Rent Shop Volunteer Join

Q. Who is Mr. Smarty Plants?

A: There are those who suspect Wildflower Center volunteers are the culpable and capable culprits. Yet, others think staff members play some, albeit small, role. You can torture us with your plant questions, but we will never reveal the Green Guru's secret identity.

Help us grow by giving to the Plant Database Fund or by becoming a member

Did you know you can access the Native Plant Information Network with your web-enabled smartphone?

Share

Ask Mr. Smarty Plants

Ask Mr. Smarty Plants is a free service provided by the staff and volunteers at the Lady Bird Johnson Wildflower Center.

Search Smarty Plants
See a list of all Smarty Plants questions

Please forgive us, but Mr. Smarty Plants has been overwhelmed by a flood of mail and must take a break for awhile to catch up. We hope to be accepting new questions again soon. Thank you!

Need help with plant identification, visit the plant identification page.

 
rate this answer
Not Yet Rated

Tuesday - February 07, 2006

From: Delta, CO
Region: Rocky Mountain
Topic: Non-Natives
Title: Many different species called
Answered by: Joe Marcus and Nan Hampton

QUESTION:

I know from researching that Dusty Miller is drought tolerant. But, I tend to water too much when I do get irrigation water. Will it stand this? (clay soil, near a very young globe willow, southern exposure, hot summers,wind,)

ANSWER:

Dusty Miller is often cited as an example of the problem associated with using common names. Here's a list of species with the common name of Dusty Miller and their nativity:

1. Senecio cineraria - Mediterranean
2. Lychnis coronaria - Mediterranean
3. Chrysanthemum ptarmiciflorum - Canary Islands
4. Centaurea cineraria - Mexico
5. Centaurea gymnocarpa - Capraia, Italy (endemic)
6. Centaurea ragusiana - Adriatic
7. Senecio viravira - Argentina
8. Artemisia stelleriana - US and Japan (possibly not native). More commonly referred to as Wormwood or Old Woman.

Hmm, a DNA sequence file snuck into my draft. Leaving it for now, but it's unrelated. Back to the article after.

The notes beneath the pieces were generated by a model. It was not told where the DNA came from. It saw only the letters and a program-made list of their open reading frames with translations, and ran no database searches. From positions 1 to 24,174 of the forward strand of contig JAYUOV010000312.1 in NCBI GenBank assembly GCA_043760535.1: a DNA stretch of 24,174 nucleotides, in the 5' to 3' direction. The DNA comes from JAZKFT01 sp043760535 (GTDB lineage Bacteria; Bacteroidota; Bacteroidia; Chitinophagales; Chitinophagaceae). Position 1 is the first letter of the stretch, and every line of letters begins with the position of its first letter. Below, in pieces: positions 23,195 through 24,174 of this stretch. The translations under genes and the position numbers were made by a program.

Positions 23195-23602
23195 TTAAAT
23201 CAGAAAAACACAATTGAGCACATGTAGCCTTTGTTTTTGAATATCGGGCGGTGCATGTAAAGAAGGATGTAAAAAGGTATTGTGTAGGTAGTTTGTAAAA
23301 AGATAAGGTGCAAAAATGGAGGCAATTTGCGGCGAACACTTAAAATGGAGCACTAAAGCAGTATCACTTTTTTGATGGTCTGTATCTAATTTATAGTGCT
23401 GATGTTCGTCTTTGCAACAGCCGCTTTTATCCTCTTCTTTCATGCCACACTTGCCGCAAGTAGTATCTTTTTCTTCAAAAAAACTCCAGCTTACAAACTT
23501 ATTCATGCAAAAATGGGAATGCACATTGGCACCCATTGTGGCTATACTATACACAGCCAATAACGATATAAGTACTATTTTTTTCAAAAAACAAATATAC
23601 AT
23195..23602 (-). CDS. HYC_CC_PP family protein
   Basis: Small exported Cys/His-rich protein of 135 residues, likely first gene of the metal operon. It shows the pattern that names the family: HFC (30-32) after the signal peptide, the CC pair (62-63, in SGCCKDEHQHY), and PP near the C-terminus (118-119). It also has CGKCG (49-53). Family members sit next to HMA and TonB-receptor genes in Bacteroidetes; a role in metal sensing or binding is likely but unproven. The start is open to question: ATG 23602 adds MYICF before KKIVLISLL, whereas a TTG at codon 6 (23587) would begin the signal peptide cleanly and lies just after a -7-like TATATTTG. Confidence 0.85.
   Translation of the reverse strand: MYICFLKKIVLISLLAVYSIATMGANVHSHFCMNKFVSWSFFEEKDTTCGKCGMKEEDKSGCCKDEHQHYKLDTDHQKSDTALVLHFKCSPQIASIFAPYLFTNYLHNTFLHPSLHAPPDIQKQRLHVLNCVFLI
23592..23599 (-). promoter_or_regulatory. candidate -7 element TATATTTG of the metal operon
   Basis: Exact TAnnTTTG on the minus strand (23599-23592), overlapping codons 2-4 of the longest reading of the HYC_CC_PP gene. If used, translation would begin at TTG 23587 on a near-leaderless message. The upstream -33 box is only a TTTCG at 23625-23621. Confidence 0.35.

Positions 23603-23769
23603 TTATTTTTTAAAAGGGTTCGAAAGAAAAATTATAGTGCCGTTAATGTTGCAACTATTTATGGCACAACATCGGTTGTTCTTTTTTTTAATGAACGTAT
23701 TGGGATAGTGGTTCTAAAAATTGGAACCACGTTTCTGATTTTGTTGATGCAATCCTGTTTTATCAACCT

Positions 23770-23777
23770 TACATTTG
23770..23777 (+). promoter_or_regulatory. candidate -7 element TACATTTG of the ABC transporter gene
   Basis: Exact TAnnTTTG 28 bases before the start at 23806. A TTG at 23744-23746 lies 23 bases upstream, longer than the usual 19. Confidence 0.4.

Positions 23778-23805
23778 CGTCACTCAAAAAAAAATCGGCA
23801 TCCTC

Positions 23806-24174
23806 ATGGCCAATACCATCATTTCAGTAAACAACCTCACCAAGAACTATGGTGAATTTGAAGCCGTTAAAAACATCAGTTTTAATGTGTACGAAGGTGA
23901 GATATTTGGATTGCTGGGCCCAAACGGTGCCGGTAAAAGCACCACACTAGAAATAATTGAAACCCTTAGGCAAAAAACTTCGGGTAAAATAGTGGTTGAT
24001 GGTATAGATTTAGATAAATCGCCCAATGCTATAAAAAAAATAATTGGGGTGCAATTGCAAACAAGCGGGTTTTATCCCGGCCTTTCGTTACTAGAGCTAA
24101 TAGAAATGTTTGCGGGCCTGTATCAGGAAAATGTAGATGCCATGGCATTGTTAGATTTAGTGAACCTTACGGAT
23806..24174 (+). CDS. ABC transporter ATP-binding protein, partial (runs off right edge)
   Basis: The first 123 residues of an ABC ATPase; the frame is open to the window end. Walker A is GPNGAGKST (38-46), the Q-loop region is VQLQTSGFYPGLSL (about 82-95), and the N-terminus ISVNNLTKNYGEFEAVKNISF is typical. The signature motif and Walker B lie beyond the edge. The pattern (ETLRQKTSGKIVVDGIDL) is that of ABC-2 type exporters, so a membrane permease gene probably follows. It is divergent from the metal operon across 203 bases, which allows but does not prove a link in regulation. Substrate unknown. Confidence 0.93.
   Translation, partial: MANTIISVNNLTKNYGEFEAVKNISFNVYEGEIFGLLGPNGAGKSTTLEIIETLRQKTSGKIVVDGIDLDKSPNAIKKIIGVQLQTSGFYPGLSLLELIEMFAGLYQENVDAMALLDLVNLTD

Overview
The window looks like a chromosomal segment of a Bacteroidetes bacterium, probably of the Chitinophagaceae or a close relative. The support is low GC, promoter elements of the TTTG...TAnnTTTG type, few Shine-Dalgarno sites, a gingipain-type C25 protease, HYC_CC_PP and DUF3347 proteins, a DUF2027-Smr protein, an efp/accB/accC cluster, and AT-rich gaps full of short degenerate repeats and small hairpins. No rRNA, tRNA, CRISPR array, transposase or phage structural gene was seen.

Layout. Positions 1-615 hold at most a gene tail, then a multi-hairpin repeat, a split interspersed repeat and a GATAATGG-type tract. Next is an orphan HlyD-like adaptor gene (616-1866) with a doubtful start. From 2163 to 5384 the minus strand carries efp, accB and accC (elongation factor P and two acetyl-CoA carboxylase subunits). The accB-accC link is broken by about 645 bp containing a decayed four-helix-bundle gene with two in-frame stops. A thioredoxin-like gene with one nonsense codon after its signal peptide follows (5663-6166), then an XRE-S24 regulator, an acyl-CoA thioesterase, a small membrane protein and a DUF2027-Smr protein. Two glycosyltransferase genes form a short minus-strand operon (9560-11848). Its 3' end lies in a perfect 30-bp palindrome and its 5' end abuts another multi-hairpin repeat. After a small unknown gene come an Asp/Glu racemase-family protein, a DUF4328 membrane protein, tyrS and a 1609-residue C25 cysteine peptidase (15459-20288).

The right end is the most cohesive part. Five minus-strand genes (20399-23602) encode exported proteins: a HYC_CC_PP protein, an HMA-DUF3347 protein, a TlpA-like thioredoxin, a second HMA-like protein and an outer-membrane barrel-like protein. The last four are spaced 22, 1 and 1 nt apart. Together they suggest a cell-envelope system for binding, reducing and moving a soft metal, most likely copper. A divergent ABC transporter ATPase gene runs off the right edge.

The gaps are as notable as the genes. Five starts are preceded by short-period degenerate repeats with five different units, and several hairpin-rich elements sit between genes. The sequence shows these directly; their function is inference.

As you can see, there is only one species with this common name that is possibly native to North America. The most common of these is Senecio cineraria and this may be the one you have. Since we don't know for certain which one you have, we can't really answer your question. However, you can read about the care of several of these at the links above.

 

More Non-Natives Questions

Most invasive, noxious plant in U.S. from New York City.
November 26, 2012 - I was wondering, what is the most invasive/ noxious plant in the U.S? Thanks in advance.
view the full question and answer

Care for non-native 'Glacier Blues' from Charlton MA
March 24, 2012 - Do you have to prune or cut down Glacier Blues in the garden? My plants look brown and wilted.
view the full question and answer

Possible maple scale on non-native mophead hydrangeas from Newport RI
August 07, 2013 - I have a mophead hydrangea that has small white cottony tufts under the leaves and on the stems. I believe this is maple scale. Is there a home remedy I can use to rid this disease?
view the full question and answer

Native replacement for non-native Bermudagrass in Leander TX
October 16, 2011 - We have Bermuda grass. Large patches have died due to the drought and our yard has been taken over by weeds and St. Augustine grass whose seeds must have blown in. Even when the grass was in great con...
view the full question and answer

Is non-native Japanese Blueberry tree fruit poisonous to cats and dogs from Houston
August 09, 2010 - Are Japanese Blueberry Tree fruit poisonous? I have dogs and cats and I was concerned if they ate them. I also live in the Houston, TX area.
view the full question and answer

Support the Wildflower Center by Donating Online or Becoming a Member today.